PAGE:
What Up Dawg?: How to Become a Superstar in the Music Business by Randy Jackson

To take a break from novels, I decided to buy a book with a different nature—either a how-to book, or an informative one. Well, I got hold of American Idol judge, Randy Jackson’s What Up Dawg?: How to Become a Superstar in the Music Business at a book sale. I felt like a fool but I still bought it (cautiously, so people wouldn’t see the title.

I have an ambition to become a singing star—a recording artist or a musical theater actor. Music has been one of my constant driving forces to get up and go through life, and if permitted, I would like to pursue it as a career. I thought hey, maybe this book could give me insights on the music business, how to start a career on it, and how to make it progress.

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A Cat Under the Mistletoe by Lydia Adamson

Still with the nagging feeling to read, I reached for a pocketbook that been also in my drawer for some time of eight months (I think…): A Cat Under the Mistletoe.

This mystery fiction novel by Lydia Adamson has Alice Nestleton as the main protagonist; our resident amateur sleuth, cat-lover, cat-sitter and former actress and model. While bringing one of her client’s tabby to a cat psychiatrist, she finds the cat “shrink” sitting on her chair, dead. Apparently, she was murdered—a gunshot below her right ear, with a ridiculous white apron around her waist. It would seem that all the cats that enter her life always bring this woman into a LOT of trouble!

Personally, I did not like Alice’s attitude. At times, she would interrogate her own suspects with just substantial proof. At times, she would come out as a stupid detective-wannabee. She jumps to conclusions without any actual absolute proof, and the only way to catch the culprit is to set up traps. Maybe, she should have just stayed as an actress or model, but since murders couldn’t escape her, she just had to dig into it.

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How to Be A Pirate by Hiccup Horrendous Haddock III by Cressida Cowell

After Worlds Collide, I still felt the uncanny urge to read so I decided to abuse it and reached for a book that has already spent a year in my drawer: How to Be A Pirate by Hiccup Horrendous Haddock III, said to be “translated from the Old Norse by” Cressida Cowell.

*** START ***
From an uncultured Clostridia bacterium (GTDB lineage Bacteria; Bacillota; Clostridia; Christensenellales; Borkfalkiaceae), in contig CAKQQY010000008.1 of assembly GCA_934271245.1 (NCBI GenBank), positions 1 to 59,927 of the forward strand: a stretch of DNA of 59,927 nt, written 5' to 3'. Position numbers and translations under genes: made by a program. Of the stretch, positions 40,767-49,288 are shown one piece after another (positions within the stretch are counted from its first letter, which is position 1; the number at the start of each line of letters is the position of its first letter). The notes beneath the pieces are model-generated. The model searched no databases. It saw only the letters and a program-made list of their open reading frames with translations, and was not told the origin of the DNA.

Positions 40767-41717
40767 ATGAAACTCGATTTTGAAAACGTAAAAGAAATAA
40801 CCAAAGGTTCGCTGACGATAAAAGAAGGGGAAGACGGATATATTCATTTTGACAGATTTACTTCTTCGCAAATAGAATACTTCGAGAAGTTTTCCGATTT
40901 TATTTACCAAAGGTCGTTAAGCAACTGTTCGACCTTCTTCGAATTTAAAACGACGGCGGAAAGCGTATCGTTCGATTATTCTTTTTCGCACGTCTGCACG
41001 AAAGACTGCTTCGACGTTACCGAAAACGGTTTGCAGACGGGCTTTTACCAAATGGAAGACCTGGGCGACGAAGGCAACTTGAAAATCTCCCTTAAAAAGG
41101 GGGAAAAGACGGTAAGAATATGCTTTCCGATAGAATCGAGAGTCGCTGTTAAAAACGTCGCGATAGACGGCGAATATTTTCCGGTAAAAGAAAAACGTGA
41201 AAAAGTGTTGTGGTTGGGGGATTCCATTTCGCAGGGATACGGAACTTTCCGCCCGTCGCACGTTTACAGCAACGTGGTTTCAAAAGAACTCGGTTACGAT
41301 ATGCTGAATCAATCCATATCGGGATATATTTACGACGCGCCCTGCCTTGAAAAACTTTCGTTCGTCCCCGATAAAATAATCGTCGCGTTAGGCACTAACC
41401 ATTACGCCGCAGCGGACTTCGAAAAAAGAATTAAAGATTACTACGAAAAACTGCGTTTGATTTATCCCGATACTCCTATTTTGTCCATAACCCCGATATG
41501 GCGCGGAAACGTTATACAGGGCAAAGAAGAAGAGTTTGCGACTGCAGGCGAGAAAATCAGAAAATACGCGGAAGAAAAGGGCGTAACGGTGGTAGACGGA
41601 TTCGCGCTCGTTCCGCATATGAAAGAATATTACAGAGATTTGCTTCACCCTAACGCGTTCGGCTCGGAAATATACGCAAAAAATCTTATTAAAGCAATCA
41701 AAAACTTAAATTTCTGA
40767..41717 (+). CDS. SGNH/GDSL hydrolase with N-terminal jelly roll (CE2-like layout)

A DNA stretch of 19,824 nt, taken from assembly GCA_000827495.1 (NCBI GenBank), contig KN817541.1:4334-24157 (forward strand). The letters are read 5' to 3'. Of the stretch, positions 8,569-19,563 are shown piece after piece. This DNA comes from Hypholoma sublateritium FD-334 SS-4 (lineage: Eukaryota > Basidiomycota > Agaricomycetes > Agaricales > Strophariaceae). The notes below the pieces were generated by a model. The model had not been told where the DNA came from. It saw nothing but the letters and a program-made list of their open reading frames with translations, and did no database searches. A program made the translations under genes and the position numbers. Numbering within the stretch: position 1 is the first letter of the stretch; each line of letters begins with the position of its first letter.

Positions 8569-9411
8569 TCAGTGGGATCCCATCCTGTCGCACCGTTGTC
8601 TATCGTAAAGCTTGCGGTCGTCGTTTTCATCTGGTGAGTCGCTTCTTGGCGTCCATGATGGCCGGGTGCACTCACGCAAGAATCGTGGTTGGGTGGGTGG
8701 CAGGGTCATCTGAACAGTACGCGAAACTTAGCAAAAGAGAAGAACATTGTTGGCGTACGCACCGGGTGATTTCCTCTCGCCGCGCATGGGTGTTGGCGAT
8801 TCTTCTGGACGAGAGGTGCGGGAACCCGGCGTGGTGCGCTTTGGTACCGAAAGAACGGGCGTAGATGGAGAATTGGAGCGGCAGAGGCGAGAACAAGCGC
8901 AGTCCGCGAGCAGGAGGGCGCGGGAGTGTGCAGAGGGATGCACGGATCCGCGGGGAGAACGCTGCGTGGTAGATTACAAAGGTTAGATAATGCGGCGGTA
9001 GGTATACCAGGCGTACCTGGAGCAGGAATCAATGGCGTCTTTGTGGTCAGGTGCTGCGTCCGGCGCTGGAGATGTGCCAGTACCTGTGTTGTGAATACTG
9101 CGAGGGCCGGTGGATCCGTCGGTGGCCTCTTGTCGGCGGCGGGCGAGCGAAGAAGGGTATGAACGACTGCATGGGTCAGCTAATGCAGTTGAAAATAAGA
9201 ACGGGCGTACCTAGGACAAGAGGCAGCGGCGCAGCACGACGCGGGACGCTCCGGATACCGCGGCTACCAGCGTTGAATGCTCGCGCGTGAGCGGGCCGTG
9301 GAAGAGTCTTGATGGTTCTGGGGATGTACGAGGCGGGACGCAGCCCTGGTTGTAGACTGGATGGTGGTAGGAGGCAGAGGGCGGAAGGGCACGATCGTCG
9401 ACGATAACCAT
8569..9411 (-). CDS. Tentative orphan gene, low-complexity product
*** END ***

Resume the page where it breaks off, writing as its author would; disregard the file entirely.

This children’s book is about a Viking pirate-in-training named Hiccup, said to be “the famous Viking Hero, Drgaon-Whisperer, and Top Swordfighter.” It’s like the Viking pirate version of Harry Potter, only, it’s suited for a younger readership. Actually, it’s for a more mature youngster, someone in the ages of late grade-school.

This volume is actually the second in the series of who-knows-how-many, the first being How to Train Your Dragon by Hiccup Horrendous Haddock III (which I have not yet actually seen or read). In this publication, Hiccup faces the pitfalls of being the heir to their tribe (since his father is the current chief) like being ostracized and ridiculed. These aside, the hero also tries his best to meet the expectations of a father who takes enormous pride in his son. And to top it off, he encounters an adventure not suitable for common kids. But with the help of his best friend and baby dragon, he his able to pull out of his struggles victorious.

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Worlds Collide by Alison Strobel

Let me start by confessing that this would be my first book review ever. After all of the books that I’ve read, it is only now that I would make one. Which means, I don’t know how to do this. Which means, it probably wouldn’t meet your expectations of an ideal book review. Which means, I totally suck.  🙂


Aptly titled Worlds Collide (probably a play on the words, “worlds apart”) by Alison Strobel (published 2005), it is a story along the big-movie-star-meets-simple-girl genre. Between their story, however, is a journey unlike any other; of discovering purpose, finding yourself and a happy life, and finding GOD.

I’ve always been a firm believer that celebrities are just like the rest of us. I’ve had my fair share of star encounters, and for the most part I was never that impressed.

—Jada Eastman, Worlds Collide, page 1

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“Always, Always, Always the Bridesmaid”

With Katherine Heigl as Jane Nichols, the “always a bridesmaid” character for a whopping 27 times, 27 Dresses delivers lite comedy that never bores and inspires a perspective on how life should be lived.

The theatrical poster.
The theatrical poster.

There have been times when I felt an emotion of uncertainty as to what I should be doing in life–I didn’t know what my purpose is and I am confused as to what career path to take. I am confused because I know what I want, but it would seem that what I want is something so distant and was never meant to be. It’s one of those times where I ask, “Will I get what I want and will I want what I get?” It can be very perplexing looking for your life’s purpose especially if you have decided on what you want to be.

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